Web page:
Where to Stay for Oktoberfest in Munich

Old Town Munich, Germany

TripSavvy / Christopher Larson

Munich's Oktoberfest is an event to behold. The largest beer festival in the world, it draws over 6 million visitors each year making it the biggest event on the German calendar. Already buzzing from the beers dancing in your head, you read about what to eat, essential German vocab, and where to buy your Lederhosen. Then comes the much more difficult question of where to stay.

The fact is, deals during this highly desirable time are non-existent and prices skyrocket while availability plummets. But you still have options. Here is the complete guide of where to stay for Oktoberfest.

When to Book Accommodations for Oktoberfest

Book your accommodations in Munich as soon as possible. Where to book and your flexibility on location and price will determine how easy the search will be.

Ideally, you would reserve your table at Oktoberfest by March, then upon receiving confirmation of your dates, immediately book transportation and accommodations. It is actually not unusual to reserve a year in advance.

Note that opening weekend is one of the most popular times to go, with hotels booking out quickly. Try to book during the second week, or during any weekdays to give you more options.

All that said, a lot can change in a year. While many reservations require a non-refundable deposit, there will be cancellations leading up to the event. If you have your heart set on a particular location, put your name on a waiting list and check in occasionally to see if anything has opened up. Also realize that prices keep going up the closer it is to the festival.

Best Hotels for Oktoberfest

Munich is full of good hotel options throughout the city and in the surrounding areas. The Altstadt (old town) has many charming options within walking distance to the wiesn (fairgrounds). This is also the most popular area with reservations going quick at top prices. . For within the city, expect to pay at least €280 per night, with prices in the best spots hitting €500 and up.

Other areas of Munich, like the neighborhood of Glockenbach, are a little more off the beaten path with plenty of cool places to eat, shop, and stay. The city offers excellent public transport so reaching other parts of the city and Oktoberfest is no problem. In the outskirts prices are more in the €180-€250 range.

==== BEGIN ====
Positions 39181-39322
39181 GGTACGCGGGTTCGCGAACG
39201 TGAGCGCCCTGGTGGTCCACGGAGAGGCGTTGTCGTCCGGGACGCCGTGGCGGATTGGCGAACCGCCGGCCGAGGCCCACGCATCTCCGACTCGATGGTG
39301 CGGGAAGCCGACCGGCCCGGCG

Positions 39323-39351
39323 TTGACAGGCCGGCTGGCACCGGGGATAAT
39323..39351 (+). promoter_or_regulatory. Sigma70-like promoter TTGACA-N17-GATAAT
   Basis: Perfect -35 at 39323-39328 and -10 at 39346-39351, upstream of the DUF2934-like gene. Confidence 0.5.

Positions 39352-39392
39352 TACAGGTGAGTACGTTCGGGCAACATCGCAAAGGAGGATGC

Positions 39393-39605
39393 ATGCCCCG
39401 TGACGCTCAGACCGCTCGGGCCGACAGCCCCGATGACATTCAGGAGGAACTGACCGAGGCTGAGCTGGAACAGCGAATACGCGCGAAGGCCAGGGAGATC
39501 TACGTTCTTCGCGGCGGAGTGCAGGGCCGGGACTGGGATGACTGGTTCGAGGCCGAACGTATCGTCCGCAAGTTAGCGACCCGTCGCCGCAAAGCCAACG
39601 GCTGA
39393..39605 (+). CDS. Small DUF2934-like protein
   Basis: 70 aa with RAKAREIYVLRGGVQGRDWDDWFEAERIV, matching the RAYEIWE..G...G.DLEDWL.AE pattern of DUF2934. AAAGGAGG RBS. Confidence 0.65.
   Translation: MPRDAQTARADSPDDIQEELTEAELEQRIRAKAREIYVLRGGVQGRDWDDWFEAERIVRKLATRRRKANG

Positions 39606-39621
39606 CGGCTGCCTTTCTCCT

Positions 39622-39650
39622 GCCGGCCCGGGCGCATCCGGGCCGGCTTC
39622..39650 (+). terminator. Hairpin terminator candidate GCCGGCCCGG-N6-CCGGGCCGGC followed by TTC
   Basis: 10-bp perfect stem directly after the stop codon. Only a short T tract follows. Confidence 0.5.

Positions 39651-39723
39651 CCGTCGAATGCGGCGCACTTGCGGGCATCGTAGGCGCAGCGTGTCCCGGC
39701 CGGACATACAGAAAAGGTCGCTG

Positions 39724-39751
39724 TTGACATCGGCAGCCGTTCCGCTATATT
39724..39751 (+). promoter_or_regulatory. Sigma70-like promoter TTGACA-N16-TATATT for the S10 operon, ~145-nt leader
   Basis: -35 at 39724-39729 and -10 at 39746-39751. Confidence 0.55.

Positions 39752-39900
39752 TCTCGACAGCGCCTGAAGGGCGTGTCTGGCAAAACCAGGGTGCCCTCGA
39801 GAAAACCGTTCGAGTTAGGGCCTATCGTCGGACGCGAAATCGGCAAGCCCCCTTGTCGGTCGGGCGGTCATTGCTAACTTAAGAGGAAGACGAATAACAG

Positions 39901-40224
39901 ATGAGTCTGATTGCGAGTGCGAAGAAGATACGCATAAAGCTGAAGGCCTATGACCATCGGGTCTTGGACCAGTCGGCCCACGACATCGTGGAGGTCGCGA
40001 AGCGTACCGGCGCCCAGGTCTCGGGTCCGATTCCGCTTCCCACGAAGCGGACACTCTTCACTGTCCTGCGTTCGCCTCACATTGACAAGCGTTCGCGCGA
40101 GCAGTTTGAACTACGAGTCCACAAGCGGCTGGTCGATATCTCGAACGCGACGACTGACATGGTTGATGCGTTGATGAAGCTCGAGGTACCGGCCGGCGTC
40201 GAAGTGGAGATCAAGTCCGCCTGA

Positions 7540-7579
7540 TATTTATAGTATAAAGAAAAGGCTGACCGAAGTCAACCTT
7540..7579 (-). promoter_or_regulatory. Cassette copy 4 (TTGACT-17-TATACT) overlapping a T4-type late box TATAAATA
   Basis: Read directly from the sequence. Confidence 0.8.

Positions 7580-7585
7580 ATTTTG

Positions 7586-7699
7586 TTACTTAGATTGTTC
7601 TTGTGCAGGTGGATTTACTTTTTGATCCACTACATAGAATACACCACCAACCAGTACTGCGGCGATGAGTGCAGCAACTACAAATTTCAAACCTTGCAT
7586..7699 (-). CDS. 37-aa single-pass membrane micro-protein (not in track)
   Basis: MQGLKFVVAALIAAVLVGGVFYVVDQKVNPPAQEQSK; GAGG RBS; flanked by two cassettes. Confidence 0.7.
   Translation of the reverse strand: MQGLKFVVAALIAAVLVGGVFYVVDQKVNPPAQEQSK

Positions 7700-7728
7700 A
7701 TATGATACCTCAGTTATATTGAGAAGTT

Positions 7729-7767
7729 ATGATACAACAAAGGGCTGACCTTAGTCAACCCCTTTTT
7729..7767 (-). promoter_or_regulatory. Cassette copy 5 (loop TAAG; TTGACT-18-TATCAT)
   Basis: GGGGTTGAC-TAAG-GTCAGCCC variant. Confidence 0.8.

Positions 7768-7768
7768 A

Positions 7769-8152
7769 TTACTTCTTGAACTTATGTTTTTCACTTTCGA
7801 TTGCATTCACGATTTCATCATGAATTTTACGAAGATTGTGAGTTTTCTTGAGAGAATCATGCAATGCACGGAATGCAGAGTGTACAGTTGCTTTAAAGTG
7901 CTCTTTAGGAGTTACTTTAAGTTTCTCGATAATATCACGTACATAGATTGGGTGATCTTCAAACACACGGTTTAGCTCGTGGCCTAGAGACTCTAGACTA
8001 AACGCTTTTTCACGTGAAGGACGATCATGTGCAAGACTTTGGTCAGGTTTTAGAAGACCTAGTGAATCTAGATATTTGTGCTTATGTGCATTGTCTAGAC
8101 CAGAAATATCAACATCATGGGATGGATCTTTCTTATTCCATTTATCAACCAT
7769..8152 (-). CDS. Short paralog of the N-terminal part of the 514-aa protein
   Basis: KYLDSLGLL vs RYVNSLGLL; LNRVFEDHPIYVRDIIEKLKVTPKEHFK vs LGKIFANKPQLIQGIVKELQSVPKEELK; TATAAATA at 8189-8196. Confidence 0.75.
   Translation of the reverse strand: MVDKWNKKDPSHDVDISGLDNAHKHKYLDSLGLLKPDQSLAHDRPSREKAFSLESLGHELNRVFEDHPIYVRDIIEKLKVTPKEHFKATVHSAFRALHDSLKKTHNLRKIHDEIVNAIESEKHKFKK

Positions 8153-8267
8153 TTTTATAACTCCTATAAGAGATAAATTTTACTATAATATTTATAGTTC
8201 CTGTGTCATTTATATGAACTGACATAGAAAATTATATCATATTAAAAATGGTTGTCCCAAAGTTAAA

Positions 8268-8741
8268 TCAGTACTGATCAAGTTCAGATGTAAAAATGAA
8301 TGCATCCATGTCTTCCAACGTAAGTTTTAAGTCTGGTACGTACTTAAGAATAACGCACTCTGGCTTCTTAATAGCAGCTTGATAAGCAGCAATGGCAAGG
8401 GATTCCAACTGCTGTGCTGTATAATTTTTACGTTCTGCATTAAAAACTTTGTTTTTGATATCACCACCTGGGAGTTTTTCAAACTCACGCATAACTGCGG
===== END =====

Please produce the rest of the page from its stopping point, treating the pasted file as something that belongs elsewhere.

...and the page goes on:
The closer you are to the Wiesn, the more expensive the accommodations and the quicker they get booked. So if you are trying to save money or find an Oktoberfest place last-minute, look outside the city limits. Dachau isn't just a memorial site, it is also a nearby town with much more reasonable prices for Oktoberfest. Other options include: Nuremberg, Bamberg, Augsburg, Rothenburg ob der Tauber or even Salzburg. Just plan on getting up early and taking the train into Munich.

To find your best hotel options in Munich for Oktoberfest, consult our list of best luxury hotels in Munich. These include:

  • Hotel Laimer Hof
  • Maximilian Munich
  • Hotel Mirabell Munich
  • Bayerischer Hof Hotel
  • Pension am Jakobsplatz

Best Hostels for Oktoberfest

While hostels in Munich are also at a premium during Oktoberfest, prices are usually much lower than hotels and standards are often quite high. While dorm rooms are the cheapest option, many offer private and family rooms as well as extras like breakfast.

Dorm beds generally start at €70 (and can be as much as €160), while private rooms in hostels may fetch similar prices to hotels. If you do stay in a dorm, know that many of your temporary roommates will also be enjoying Oktoberfest. This leads to a festive environment in the common areas, and the chance for a lot of sleepless nights.